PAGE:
AEC Marketing: Alexandria Swanson Speaks on the Great Shift in Digital

by Marketing Published on: 23 October 2021 Last Updated on: 05 December 2021

AEC Marketing

The building industry market is continually evolving, which means that AEC businesses face the challenge of having to adapt or sink. We know that it’s difficult at times to know what steps to take to stay relevant and thrive in the face of changing markets, that’s why we interviewed AEC Marketing Expert Alex Swanson for insight into AEC marketing best practices.

As co-owner and marketing director of Bizop Media, a marketing agency with more than 6 years of experience solely focused on the AEC industry, Alex has worked with designers, architects, construction companies, and building product manufacturers to help grow their business via branding and marketing services.

Alex and their husband Nathan both came into Bizop with self-taught skills in graphic design and development. Each chose to study architecture (Nathan) and interior design (Alex) and formed a company that melded the unique knowledge they had procured.

Q: What are some trends that you can see developing which might have an impact on how AEC professionals respond to marketing?

AEC professionals

A: In recent years, there’s been a shift in the information that consumers expect to be provided for free, and digitally. In the past, having to request catalogs or inquire about company services meant speaking directly with a sales representative and going through an in-depth qualification process.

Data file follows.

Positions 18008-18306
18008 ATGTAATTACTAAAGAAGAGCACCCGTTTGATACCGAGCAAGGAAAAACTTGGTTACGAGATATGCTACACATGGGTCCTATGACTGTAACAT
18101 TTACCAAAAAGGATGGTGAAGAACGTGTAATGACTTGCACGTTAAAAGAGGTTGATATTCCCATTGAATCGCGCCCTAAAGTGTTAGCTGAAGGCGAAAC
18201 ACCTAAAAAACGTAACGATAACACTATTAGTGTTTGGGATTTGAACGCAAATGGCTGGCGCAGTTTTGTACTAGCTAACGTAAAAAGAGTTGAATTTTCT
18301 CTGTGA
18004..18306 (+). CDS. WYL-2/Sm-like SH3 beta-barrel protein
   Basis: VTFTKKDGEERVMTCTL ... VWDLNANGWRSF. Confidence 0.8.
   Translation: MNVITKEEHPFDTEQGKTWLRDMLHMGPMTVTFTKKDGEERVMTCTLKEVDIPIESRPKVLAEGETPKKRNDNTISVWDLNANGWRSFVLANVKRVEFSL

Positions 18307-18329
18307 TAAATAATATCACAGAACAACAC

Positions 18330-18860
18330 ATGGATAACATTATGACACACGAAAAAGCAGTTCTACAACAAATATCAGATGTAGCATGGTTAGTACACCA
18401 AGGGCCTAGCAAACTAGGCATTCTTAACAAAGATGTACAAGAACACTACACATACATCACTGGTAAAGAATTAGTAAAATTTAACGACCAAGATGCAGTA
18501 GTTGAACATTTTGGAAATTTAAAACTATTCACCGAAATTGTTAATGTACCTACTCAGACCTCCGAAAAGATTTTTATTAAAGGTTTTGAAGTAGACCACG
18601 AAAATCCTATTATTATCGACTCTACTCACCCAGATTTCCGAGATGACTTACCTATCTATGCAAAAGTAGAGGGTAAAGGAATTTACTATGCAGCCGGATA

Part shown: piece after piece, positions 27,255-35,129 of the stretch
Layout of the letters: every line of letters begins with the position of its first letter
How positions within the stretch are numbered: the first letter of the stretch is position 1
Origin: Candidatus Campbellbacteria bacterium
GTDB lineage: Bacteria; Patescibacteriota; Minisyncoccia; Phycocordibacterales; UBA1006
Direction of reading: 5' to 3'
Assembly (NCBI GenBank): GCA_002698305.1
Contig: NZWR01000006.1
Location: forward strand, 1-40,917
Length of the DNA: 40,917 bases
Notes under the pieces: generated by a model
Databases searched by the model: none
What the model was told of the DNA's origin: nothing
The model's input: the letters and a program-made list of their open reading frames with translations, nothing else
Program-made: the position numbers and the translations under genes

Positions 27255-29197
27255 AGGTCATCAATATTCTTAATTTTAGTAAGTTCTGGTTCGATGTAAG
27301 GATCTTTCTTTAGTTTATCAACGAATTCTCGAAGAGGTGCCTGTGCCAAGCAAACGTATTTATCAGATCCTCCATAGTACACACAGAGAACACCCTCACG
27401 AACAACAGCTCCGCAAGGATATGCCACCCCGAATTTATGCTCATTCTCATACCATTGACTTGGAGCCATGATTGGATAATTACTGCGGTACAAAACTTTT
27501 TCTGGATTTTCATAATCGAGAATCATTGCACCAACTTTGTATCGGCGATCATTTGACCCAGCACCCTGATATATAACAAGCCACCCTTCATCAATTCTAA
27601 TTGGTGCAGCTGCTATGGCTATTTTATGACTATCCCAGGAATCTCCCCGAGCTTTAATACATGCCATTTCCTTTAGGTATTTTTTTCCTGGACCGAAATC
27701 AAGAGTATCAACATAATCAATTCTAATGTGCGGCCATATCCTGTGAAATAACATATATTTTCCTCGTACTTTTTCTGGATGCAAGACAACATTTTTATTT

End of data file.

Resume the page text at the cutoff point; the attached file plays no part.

For companies, it provided a good way to get leads for sales pipelines and establish lasting customer relationships. With the advent of the internet, expectations have shifted through technology and automation. Clients now expect information to be readily available and easy to find. And being transparent about products and services has proven to be a great way to qualify leads without the up-front manpower.

Post pandemic, we have not just seen this trend shift in the design industry, but all industries across the board. Buyers (B2B and B2C) want to know who you are as a company, what you offer, and the values you represent. All of this information provided guides the prospect through the buyer’s journey in a healthy, non-aggressive way.

Q: What do you think are some AEC best practices that businesses can adapt to best position themselves for future challenges?


There are three best practices I’d say are important- adjusting with the digital turn, embracing true sustainability, and leading with your values. And all of these build upon each other.